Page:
Meet Rachel E., currently 25-years-old. Rachel’s sober journey started on September 6, 2017. Her past addictions included fentanyl and heroin. Her introduction to substance abuse started with alcohol at age 11, marijuana at age 12, and Percocet at age 12 or 13.

Rachel’s mom was a drug addict and a dealer. When Rachel was young, she helped her mom by packaging drugs and going on deliveries with her. As you might imagine, Rachel suffered from a lot of trauma as a teen and she used drugs to bury her feelings and to deal with her subsequent mental health issues, but she hid it from almost everyone else except the other people within her drug circle.

She finally concluded that her options in life were to die, go to jail, or become sober. She did not like the first two possibilities, so she decided to get help through the New Destiny outpatient program. One of the main things that helps her consistently choose sobriety is that she never wants to go through withdrawal again. As an outpatient, she has been able to utilize Suboxone to help curb cravings for opioids. Most people start at a higher dose and then decrease over time until they no longer need the medication. Rachel is currently on a very low dose and she believes she will be able to be totally off the medication later this year.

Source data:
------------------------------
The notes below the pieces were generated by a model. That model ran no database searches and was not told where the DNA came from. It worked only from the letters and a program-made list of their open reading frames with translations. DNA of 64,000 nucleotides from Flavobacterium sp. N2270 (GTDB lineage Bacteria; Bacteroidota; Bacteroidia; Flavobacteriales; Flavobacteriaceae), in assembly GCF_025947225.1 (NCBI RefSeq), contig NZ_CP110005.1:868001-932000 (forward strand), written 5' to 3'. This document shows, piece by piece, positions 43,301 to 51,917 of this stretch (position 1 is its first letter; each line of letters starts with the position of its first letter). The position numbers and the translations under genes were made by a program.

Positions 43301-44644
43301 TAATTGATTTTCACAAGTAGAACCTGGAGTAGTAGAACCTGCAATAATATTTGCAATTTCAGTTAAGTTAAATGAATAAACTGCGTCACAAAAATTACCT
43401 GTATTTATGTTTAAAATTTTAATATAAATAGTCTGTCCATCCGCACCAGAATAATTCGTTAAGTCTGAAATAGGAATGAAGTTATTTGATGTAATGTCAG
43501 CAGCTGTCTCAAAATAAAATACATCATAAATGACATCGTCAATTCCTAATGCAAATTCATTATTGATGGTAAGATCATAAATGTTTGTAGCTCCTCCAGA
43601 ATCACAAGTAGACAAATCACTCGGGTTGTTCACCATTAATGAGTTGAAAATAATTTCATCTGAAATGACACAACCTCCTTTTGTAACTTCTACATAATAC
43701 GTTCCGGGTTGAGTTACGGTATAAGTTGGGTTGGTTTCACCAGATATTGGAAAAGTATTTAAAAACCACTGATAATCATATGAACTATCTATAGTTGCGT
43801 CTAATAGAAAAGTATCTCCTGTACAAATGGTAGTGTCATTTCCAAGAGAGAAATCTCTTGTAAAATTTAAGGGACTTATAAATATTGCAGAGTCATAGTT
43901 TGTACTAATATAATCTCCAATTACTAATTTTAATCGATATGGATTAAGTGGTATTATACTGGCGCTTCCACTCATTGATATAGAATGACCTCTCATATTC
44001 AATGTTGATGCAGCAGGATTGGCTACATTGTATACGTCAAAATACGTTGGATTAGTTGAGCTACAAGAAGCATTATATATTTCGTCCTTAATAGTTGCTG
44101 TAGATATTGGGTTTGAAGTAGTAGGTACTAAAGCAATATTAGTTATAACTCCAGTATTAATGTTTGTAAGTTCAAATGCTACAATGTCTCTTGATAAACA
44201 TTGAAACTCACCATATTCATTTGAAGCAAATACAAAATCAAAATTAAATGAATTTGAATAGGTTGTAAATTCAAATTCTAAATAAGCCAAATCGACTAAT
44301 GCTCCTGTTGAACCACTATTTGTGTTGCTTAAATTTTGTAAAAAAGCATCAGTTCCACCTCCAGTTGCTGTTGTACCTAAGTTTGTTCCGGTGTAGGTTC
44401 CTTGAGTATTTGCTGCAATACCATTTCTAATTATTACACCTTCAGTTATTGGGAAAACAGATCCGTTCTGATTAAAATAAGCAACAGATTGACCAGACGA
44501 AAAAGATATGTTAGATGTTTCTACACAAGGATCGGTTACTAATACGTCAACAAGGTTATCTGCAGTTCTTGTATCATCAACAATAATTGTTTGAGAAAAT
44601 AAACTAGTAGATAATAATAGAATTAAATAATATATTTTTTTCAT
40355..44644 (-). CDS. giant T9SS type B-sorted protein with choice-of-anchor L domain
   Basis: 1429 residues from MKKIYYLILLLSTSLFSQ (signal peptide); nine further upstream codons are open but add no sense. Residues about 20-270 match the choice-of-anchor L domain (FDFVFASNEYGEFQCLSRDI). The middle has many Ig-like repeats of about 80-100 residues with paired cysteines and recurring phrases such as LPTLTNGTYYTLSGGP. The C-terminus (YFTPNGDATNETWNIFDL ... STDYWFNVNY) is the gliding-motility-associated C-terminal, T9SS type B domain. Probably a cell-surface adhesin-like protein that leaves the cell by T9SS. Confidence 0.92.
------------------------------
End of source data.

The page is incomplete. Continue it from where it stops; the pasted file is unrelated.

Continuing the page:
One of the things that Rachel experienced was a loss of her old friends because of her newfound sobriety. However, she eventually realized that those people were not really her friends; they were just people who used drugs with her. Her best friend was a positive sober influence in her life and she and Rachel are still friends today. She has also been able to become friends with other people who are supportive of her lifestyle.

Participating in both group and individual therapy has really helped with her sobriety. As she got further along, therapy became more meaningful to her recovery. Rachel reports that her mental health has really improved, even through the isolation of the pandemic.

When she was a user, death was an ever-present possibility. Now in sobriety, Rachel doesn’t want to die, and she likes experiencing control over her body and mind. She no longer has cravings, doesn’t surround herself with drug exposure, and drug use is no longer a daily thought. She has a structured, professional office job and her future, both professionally and personally, looks very promising.